- Negotiators aiming to speed up Russia's entry into the World Trade
Organization overcame objections from Georgia during talks in Geneva on Monday,
after Tbilisi threatened to block negotiations because of Moscow's decision to
boost support for Georgia's separatist republics.
Georgia's tough stance at the talks showed that Russia still faces an uphill battle in its 15-year drive to join the world trade body. After reaching a bilateral deal with the United Arab Emirates last week, Russia only needs agreements with Georgia and Saudi Arabia, as well as approval from the multilateral talks in Geneva, to join the WTO.
The WTO took a "great step forward" in its membership talks with Russia in Geneva, said Stefan Haukur Johannesson, chairman of the negotiations and Iceland's ambassador to the EU, news agencies reported.
Yet, speaking to reporters in Tbilisi, Georgian First Deputy Economy Minister Vakhtang Lezhava for the first time linked heightened tensions with Russia to WTO membership.
"We demand that the order from President [Vladimir] Putin for the government to establish direct links with Abkhazia and South Ossetia, which contradicts WTO rules, be withdrawn," Lezhava said, Reuters reported.
Kremlin spokesman Dmitry Peskov declined immediate comment.
Putin's order, signed earlier this month, stopped short of formally recognizing the republics, which have functioned under de facto independence since a series of separatist wars in the early 1990s.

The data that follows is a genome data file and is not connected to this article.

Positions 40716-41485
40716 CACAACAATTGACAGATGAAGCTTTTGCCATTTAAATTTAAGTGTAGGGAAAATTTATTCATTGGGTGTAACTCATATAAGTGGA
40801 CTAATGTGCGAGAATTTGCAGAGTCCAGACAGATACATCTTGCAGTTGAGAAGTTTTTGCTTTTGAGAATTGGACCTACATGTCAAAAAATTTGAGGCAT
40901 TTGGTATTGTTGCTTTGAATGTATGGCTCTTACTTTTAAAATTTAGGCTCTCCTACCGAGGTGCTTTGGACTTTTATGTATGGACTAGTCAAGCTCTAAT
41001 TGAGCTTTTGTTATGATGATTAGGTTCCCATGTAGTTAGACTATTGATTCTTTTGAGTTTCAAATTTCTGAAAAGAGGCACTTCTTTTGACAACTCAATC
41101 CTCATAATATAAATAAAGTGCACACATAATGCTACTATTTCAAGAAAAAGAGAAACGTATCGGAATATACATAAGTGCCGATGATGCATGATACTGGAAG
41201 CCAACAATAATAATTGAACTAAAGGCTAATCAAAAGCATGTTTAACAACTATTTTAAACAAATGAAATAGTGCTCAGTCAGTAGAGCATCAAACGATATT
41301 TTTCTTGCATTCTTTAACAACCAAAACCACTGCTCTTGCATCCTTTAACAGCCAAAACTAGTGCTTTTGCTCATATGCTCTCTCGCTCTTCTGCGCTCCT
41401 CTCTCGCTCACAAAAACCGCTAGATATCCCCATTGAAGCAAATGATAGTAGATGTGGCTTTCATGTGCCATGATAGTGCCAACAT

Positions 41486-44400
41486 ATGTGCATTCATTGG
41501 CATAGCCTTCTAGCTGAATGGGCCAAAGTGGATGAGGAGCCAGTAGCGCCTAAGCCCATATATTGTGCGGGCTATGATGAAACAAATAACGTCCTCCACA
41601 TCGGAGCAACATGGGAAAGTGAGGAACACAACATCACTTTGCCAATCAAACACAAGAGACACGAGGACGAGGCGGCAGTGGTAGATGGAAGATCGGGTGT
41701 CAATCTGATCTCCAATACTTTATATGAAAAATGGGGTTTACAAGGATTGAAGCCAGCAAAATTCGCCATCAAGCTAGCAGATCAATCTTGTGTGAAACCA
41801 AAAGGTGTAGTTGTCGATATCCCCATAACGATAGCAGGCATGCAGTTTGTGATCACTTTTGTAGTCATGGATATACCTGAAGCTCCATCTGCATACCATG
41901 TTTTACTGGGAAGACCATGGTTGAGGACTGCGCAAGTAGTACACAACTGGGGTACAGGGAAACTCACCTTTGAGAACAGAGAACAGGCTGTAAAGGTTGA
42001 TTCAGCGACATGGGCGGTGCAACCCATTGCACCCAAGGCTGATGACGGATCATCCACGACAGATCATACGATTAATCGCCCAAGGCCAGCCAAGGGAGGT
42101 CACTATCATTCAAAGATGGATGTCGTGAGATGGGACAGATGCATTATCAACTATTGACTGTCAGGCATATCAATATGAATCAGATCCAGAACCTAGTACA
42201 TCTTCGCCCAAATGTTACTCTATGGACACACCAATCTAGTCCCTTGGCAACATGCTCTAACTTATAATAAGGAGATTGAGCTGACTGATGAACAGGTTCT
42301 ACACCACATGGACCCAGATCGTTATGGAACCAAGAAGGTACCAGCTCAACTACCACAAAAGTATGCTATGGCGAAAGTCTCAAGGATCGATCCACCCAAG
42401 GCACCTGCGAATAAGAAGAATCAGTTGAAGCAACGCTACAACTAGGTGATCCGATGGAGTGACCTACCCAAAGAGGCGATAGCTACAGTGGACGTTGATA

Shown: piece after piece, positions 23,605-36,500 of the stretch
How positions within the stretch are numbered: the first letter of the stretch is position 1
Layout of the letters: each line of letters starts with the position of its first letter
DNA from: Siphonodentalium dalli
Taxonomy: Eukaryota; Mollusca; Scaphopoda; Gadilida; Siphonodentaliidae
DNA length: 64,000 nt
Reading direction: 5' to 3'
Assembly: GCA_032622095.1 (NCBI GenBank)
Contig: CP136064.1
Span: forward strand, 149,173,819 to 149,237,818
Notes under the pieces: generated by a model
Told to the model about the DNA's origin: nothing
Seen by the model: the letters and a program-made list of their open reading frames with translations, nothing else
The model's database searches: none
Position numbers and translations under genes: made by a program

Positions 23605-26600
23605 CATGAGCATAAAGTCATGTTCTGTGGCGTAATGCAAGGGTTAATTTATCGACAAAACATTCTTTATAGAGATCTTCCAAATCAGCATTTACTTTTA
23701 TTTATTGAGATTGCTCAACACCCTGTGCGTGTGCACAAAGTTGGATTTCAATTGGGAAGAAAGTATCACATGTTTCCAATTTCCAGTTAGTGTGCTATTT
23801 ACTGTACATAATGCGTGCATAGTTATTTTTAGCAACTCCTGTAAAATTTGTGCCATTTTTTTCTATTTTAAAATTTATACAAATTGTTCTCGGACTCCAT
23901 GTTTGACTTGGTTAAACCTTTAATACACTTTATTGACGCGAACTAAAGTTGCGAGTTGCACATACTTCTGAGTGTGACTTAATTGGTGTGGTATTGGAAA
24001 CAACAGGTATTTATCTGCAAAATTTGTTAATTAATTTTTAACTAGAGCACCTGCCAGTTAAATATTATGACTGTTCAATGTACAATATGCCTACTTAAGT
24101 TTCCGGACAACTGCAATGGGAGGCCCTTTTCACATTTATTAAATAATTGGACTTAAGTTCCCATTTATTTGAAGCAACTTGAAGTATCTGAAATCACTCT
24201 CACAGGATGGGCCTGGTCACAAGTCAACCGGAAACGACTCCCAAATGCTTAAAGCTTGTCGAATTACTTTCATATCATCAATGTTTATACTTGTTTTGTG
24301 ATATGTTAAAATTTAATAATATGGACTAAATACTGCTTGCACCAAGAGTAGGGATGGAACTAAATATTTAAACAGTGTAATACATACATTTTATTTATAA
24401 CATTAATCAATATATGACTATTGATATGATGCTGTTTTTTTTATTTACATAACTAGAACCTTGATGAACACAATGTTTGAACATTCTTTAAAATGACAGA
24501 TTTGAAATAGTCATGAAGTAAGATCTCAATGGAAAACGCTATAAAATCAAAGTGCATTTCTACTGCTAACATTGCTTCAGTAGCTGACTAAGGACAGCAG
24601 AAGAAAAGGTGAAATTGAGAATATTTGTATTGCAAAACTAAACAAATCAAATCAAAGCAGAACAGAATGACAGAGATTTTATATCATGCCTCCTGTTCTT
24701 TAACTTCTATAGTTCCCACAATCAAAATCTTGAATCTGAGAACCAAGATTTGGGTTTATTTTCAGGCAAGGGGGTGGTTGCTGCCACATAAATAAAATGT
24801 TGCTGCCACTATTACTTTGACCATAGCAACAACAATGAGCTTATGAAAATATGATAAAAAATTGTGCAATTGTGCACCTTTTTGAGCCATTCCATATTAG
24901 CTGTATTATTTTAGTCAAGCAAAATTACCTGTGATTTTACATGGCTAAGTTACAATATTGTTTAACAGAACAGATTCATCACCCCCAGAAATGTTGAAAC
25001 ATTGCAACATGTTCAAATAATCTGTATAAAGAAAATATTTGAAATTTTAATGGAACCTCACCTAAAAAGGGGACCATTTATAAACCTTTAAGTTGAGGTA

The Russian government had hoped to join the WTO this year, but it is already off-schedule after missing its deadline to sign the bilateral agreement with Georgia by the middle of last year.
"It's about trade," Timothy Spence, a Russia WTO expert at the EU-Russia Cooperation Program, said of the bilateral agreement, "but obviously there might be a political angle in the way they approach their trade issues."
Putin has also called on the Cabinet to revive trade ties with Georgia, instructing ministers early last week to hold talks aimed at lifting a ban on imports of Georgian wine, mineral water and other products, as well as ending visa restrictions and speeding up reconstruction of a border crossing.
Georgian wine and mineral water, two of the country's main exports, have been banned since 2006, with Russia citing health concerns and critics pointing to political motives. Russia cut travel and postal links with Georgia following a spying dispute in 2006. Air and sea travel resumed earlier this month.
Strained relations between Moscow and Tbilisi have grown steadily worse in recent weeks. Russia denied reports late last week that it was deploying additional peacekeeping troops to Abkhazia, but the Foreign Ministry said it would use "all possible measures," including a military response, to defend its citizens that live in the republics. Many residents in the republics have Russian passports.
Spence said Russia faces potential WTO barriers from countries other than Georgia, noting that previously sealed bilateral agreements - notably a Russia-U.S. deal signed in November 2006 following 10 years of negotiations - were not set in stone.
"Russia has signed agreements with the EU and the U.S., but all the i's still have to be dotted," he said. "If something comes up, the U.S. and EU could go back to the drawing board."
Yet Spence, citing talks with Russian government officials, said he believed Russia would achieve WTO membership this year. "They feel much more confident this year than they ever have before," he said.